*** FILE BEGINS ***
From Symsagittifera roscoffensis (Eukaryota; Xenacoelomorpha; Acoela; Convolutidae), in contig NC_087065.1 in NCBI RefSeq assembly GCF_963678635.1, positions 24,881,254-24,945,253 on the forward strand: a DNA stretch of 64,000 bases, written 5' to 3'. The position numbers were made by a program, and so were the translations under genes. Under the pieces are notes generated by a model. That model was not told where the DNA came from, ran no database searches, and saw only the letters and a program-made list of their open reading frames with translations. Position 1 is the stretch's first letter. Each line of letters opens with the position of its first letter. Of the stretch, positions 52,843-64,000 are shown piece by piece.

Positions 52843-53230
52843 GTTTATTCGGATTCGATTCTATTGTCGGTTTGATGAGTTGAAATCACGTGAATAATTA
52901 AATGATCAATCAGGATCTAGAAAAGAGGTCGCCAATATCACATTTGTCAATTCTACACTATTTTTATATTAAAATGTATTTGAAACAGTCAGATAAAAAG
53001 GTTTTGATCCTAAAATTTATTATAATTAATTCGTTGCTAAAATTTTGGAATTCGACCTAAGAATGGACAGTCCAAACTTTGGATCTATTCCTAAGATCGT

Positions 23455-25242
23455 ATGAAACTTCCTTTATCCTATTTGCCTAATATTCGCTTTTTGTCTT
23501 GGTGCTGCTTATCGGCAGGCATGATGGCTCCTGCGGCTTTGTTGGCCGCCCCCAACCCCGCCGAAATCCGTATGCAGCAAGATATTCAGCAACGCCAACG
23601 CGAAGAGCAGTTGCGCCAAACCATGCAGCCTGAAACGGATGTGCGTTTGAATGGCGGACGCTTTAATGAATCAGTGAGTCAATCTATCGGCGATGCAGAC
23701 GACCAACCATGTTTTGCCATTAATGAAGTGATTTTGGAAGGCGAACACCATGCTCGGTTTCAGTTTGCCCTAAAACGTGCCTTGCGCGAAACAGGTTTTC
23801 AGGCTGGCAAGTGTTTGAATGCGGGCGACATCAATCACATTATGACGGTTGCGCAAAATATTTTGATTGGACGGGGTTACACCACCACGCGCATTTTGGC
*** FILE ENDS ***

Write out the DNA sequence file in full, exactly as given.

From Symsagittifera roscoffensis (Eukaryota; Xenacoelomorpha; Acoela; Convolutidae), in contig NC_087065.1 in NCBI RefSeq assembly GCF_963678635.1, positions 24,881,254-24,945,253 on the forward strand: a DNA stretch of 64,000 bases, written 5' to 3'. The position numbers were made by a program, and so were the translations under genes. Under the pieces are notes generated by a model. That model was not told where the DNA came from, ran no database searches, and saw only the letters and a program-made list of their open reading frames with translations. Position 1 is the stretch's first letter. Each line of letters opens with the position of its first letter. Of the stretch, positions 52,843-64,000 are shown piece by piece.

Positions 52843-53230
52843 GTTTATTCGGATTCGATTCTATTGTCGGTTTGATGAGTTGAAATCACGTGAATAATTA
52901 AATGATCAATCAGGATCTAGAAAAGAGGTCGCCAATATCACATTTGTCAATTCTACACTATTTTTATATTAAAATGTATTTGAAACAGTCAGATAAAAAG
53001 GTTTTGATCCTAAAATTTATTATAATTAATTCGTTGCTAAAATTTTGGAATTCGACCTAAGAATGGACAGTCCAAACTTTGGATCTATTCCTAAGATCGT

Positions 23455-25242
23455 ATGAAACTTCCTTTATCCTATTTGCCTAATATTCGCTTTTTGTCTT
23501 GGTGCTGCTTATCGGCAGGCATGATGGCTCCTGCGGCTTTGTTGGCCGCCCCCAACCCCGCCGAAATCCGTATGCAGCAAGATATTCAGCAACGCCAACG
23601 CGAAGAGCAGTTGCGCCAAACCATGCAGCCTGAAACGGATGTGCGTTTGAATGGCGGACGCTTTAATGAATCAGTGAGTCAATCTATCGGCGATGCAGAC
23701 GACCAACCATGTTTTGCCATTAATGAAGTGATTTTGGAAGGCGAACACCATGCTCGGTTTCAGTTTGCCCTAAAACGTGCCTTGCGCGAAACAGGTTTTC
23801 AGGCTGGCAAGTGTTTGAATGCGGGCGACATCAATCACATTATGACGGTTGCGCAAAATATTTTGATTGGACGGGGTTACACCACCACGCGCATTTTGGC